How to Add Vigorous Activity to Your Workout<p>Adding strenuous activity to your weekly workout routine requires some careful planning. Fortunately, many of the activities that you do at a moderate level can easily be performed at a higher intensity.</p><p>One way of incorporating vigorous aerobic activity into your routine is to do a <a href="https://www.healthline.com/nutrition/benefits-of-hiit" target="_blank">high-intensity interval training (HIIT)</a> workout. This type of workout combines short bursts of intense activity — typically performed at 80 to 95 percent of your maximum heart rate — with recovery periods at 40 to 50 percent maximum heart rate.</p><p>To sustain this level of training, consider following a 2:1 work to rest ratio. For example, a <a href="https://www.healthline.com/health/treadmill-weight-loss#hiit" target="_blank">treadmill workout </a>or outdoor running session could include:</p><ul><li>running at 9 to 10 mph for 30 seconds</li><li>followed by walking at 3 to 4 mph for 60 seconds</li><li>alternating this work-to-rest ratio for 20 to 30 minutes</li></ul><p>Playing a fast-paced sport like soccer, basketball, or racquetball is another effective way to add strenuous activity to your fitness routine. Participating in <a href="https://www.healthline.com/health/benefits-of-a-spin-class" target="_blank">cycling classes</a> or swimming laps are other ways to build more strenuous exercise into your workouts.</p>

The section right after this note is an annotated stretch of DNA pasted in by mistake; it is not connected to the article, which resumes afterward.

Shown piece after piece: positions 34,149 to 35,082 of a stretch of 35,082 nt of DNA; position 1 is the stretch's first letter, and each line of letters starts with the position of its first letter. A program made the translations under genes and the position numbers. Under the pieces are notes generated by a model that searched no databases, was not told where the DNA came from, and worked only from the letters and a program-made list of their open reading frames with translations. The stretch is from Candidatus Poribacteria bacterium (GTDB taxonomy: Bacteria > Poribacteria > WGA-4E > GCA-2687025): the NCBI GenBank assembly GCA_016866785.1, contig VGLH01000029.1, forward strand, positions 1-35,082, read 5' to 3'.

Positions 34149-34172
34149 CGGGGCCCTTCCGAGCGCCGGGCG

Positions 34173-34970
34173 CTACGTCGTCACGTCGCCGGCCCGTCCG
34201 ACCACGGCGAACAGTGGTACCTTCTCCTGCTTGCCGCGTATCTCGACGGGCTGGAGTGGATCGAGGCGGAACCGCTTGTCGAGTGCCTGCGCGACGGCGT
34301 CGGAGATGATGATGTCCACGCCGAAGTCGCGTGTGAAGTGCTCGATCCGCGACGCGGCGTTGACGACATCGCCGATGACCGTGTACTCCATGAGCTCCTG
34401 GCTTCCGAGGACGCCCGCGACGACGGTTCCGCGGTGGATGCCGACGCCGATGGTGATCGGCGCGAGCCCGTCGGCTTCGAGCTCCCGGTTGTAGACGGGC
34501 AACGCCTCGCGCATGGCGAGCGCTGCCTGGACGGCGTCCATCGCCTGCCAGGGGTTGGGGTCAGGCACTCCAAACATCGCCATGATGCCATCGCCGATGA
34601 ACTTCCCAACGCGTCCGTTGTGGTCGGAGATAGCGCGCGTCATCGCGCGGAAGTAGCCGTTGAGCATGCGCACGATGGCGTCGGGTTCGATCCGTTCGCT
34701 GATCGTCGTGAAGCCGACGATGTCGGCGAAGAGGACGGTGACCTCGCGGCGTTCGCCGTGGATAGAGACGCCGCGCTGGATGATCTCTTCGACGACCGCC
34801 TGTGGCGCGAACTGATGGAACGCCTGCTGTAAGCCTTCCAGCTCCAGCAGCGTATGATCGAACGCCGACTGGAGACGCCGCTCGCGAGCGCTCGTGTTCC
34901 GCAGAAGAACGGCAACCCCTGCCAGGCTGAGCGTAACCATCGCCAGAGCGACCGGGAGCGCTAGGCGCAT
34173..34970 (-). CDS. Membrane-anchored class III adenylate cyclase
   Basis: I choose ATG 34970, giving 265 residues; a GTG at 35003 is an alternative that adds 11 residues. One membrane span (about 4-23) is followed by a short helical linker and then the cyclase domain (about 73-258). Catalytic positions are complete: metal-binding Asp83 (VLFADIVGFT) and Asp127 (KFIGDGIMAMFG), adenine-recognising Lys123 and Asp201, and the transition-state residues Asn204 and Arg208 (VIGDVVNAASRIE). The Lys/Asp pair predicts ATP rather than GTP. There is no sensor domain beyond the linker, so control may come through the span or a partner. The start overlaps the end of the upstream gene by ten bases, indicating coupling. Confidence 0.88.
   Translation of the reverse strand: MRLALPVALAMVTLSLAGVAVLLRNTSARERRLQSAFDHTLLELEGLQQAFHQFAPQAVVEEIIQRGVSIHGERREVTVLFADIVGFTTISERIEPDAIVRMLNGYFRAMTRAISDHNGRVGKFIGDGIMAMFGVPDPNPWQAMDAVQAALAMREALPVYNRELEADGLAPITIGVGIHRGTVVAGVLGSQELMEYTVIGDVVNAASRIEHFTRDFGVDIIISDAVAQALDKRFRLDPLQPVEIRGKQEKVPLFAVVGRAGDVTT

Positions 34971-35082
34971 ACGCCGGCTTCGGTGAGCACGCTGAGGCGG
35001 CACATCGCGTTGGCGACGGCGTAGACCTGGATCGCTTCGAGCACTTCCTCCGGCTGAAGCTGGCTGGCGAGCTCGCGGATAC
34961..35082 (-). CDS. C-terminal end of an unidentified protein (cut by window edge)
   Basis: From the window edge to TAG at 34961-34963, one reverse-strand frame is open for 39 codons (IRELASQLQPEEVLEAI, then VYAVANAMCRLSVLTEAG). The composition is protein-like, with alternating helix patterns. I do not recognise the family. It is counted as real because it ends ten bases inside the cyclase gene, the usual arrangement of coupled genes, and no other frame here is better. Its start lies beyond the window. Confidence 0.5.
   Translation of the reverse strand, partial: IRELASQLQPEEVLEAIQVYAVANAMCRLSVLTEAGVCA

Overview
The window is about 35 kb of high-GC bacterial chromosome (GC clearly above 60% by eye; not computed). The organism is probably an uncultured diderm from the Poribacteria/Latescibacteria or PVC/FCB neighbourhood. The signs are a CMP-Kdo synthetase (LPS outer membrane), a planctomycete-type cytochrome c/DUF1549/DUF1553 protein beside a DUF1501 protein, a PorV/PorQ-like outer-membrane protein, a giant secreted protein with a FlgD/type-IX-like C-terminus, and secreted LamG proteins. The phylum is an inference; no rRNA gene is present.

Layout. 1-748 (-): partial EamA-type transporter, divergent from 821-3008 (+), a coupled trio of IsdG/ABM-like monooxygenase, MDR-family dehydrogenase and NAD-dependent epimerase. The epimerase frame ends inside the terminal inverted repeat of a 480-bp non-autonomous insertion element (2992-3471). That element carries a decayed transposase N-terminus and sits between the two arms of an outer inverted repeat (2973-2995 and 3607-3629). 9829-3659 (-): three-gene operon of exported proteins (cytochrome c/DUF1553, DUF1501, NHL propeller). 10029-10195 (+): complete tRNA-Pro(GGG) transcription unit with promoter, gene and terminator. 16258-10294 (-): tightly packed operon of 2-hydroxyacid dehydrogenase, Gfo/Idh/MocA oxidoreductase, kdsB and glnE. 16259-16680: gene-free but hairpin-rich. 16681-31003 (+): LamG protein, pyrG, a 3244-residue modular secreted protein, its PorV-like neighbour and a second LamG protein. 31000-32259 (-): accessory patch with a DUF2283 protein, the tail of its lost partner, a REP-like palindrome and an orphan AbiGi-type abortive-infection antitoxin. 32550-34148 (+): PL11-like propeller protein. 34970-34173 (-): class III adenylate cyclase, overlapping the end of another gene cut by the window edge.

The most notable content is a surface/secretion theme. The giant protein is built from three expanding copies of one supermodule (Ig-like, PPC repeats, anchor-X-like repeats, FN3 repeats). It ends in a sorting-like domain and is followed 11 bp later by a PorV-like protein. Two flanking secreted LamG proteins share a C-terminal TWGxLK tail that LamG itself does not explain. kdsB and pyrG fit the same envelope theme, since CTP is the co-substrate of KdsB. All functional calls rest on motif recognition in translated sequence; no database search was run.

Safety Tips<p>Before you turn up the intensity on your workouts, it's important to keep the following safety tips in mind.</p><h3>Check with your doctor</h3><p>If you have a health condition or you haven't been active in a while, make sure you talk to your doctor before you start a high-intensity exercise routine. Your doctor can advise you on a safe level of exercise or how to become more active in the safest way possible.</p><h3>Build up the intensity slowly</h3><p>Going from low- or moderate-intensity workouts to vigorous exercise requires time and patience. While you may be ready to jump in with both feet, the safest way to add more vigorous exercise is to do it in bite-size increments. Pushing yourself too quickly can result in injuries and burnout.</p><p>For example:</p><ul><li><strong>Week 1:</strong> Swap out one moderate-paced cardio session for a HIIT workout.</li><li><strong>Week 2:</strong> Swap one moderate-paced session with a HIIT workout, and also add a circuit strength training session to your weekly routine.</li><li><strong>Week 3 and 4: </strong>Repeat weeks 1 and 2 before you start adding more high-intensity exercise to your weekly routine.</li></ul><p>It's also a good idea to space out your vigorous workouts throughout the week. Try not to do two strenuous sessions back-to-back.</p><h3>Don't forget the recovery time</h3><p>Your body requires more time to recover from a vigorous workout compared to a low- or moderate-intensity session.</p><p>To help your body recover, make sure to always include a cooldown and <a href="https://www.healthline.com/health/exercise-fitness/static-stretching" target="_blank">stretch routine</a> after strenuous physical activity.</p><h3>Stay hydrated</h3><p><a href="https://www.healthline.com/nutrition/7-health-benefits-of-water" target="_blank">Staying hydrated</a> is especially important when you're exercising hard. Not drinking enough fluids can affect the quality of your workout and make you feel tired, lethargic, or dizzy. It may even lead to <a href="https://www.healthline.com/health/dehydration-headache" target="_blank">headaches</a> and <a href="https://www.healthline.com/health/pain-relief/how-to-stop-leg-muscle-cramps" target="_blank">cramps</a>.</p>